Centuries ago, gout was known as the king’s disease or the rich man’s disease because it was supposed to be caused by a diet that only the wealthy aristocracy could afford — meat, fish, and alcohol. Indeed, having gout symptoms suggested that you had a high social and financial position, which seems ludicrous in light of our current understanding of health and money.
Gout may sound like an 18th-century disease, yet the number of Americans affected by this severe inflammatory condition has more than doubled in the last few decades. According to statistics, gout is now 15 to 30 times more common than it was 15-years ago and more young people are developing the disease. Age certainly has a role to play in the development of gout, but it is not the cause. Here’s what you need to know about “the rich man’s disease.”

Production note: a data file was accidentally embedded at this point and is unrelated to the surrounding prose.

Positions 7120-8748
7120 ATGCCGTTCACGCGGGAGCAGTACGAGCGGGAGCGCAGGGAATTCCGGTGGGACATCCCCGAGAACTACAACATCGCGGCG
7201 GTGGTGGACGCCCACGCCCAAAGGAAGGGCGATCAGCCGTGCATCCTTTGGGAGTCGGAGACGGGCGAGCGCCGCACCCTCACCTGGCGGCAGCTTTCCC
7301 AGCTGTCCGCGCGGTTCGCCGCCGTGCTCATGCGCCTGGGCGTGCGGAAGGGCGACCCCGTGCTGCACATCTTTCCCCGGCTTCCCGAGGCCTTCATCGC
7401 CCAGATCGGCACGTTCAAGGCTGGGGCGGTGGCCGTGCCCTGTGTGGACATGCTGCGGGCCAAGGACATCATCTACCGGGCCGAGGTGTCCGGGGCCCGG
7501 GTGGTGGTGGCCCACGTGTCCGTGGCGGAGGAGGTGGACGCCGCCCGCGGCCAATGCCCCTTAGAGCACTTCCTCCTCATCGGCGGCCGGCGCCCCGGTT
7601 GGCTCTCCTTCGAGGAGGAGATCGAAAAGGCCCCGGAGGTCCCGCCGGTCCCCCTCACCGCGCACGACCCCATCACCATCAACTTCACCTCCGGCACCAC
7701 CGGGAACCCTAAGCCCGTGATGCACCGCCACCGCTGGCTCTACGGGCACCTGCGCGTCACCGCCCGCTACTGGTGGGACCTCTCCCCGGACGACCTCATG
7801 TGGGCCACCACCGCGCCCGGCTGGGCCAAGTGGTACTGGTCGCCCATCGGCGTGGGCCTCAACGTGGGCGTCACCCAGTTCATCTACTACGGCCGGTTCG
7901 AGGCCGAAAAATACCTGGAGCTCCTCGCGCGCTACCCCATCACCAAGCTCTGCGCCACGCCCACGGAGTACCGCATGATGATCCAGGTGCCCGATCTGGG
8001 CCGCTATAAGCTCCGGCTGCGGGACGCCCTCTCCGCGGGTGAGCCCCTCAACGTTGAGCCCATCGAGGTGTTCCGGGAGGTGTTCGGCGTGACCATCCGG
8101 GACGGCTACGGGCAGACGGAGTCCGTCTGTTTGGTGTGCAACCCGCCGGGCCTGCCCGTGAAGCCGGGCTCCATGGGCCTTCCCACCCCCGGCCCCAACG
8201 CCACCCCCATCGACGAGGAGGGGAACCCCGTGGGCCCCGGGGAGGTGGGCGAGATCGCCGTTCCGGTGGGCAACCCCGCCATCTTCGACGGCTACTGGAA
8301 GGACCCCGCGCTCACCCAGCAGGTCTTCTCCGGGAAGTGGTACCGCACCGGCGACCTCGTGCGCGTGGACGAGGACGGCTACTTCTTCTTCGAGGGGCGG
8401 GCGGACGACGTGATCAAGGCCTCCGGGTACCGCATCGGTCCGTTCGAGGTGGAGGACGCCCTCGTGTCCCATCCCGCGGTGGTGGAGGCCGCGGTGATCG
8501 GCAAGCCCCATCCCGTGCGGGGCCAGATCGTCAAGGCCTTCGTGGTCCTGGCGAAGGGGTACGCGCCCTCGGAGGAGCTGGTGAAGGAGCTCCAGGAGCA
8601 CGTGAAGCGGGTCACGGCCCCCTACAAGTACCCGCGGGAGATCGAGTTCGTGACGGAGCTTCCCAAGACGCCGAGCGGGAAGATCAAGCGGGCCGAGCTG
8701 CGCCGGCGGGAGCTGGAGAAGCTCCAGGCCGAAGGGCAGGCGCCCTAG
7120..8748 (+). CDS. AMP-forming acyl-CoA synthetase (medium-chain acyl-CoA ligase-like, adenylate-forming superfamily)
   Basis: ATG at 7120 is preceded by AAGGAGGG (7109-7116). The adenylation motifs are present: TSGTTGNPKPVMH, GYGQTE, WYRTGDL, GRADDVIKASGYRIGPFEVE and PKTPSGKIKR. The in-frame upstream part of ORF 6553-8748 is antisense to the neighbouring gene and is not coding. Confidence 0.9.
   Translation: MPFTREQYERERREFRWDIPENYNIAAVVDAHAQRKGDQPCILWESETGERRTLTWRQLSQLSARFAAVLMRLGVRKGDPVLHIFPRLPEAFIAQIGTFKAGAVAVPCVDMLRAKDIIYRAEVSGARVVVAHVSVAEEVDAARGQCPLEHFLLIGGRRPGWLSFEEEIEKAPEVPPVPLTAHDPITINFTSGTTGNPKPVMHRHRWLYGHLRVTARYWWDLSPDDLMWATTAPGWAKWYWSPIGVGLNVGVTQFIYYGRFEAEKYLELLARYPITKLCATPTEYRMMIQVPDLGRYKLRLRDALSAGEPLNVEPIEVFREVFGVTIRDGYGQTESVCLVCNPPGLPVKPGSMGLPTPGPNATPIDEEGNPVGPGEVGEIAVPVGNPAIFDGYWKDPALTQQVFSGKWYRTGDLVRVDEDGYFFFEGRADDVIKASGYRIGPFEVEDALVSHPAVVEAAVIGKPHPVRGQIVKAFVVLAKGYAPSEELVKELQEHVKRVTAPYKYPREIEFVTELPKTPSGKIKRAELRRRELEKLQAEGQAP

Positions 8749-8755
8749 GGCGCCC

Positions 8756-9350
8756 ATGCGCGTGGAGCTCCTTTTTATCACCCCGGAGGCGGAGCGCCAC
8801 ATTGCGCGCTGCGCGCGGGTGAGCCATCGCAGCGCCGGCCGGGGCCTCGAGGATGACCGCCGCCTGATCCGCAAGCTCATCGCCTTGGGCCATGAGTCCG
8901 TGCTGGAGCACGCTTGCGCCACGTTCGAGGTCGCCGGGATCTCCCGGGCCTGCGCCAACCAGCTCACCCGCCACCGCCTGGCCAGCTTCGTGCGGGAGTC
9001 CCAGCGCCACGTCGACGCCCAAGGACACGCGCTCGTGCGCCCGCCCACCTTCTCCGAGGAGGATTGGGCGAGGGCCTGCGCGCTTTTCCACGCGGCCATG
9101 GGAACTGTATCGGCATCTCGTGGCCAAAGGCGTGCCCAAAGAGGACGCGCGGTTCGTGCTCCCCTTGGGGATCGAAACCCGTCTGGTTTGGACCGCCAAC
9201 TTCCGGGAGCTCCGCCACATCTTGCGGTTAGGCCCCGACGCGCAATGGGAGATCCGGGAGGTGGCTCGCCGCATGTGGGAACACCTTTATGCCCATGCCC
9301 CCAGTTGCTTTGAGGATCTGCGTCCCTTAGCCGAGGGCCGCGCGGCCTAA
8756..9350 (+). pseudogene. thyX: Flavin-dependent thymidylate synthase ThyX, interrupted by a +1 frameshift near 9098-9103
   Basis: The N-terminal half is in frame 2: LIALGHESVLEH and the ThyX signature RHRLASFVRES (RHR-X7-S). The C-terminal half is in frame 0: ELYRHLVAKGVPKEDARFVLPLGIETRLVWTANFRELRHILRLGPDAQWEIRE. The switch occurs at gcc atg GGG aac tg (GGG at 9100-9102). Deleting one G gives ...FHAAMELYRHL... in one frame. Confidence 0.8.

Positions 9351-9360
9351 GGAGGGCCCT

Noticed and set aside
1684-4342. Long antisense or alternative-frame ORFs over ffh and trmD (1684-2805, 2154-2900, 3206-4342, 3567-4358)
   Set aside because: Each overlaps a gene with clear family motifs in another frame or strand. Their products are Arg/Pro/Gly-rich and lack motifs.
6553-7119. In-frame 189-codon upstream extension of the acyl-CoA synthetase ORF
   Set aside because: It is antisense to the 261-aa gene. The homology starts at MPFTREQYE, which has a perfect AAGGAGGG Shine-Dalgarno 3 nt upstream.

What Does a “Poor Man’s Diet” Entail?
While we know foods like red meat, fish, and wine are the type of foods the wealthy could afford, this leads us to wonder, what did a “poor man’s diet” entail?
Peasants were constrained to eating only the items that they could farm at the time. Fresh vegetables, fruits, grains, nuts, and other natural foods containing complex carbs were included. Given this, the food of a peasant also appears to be both nutritious and enjoyable. So, what gives?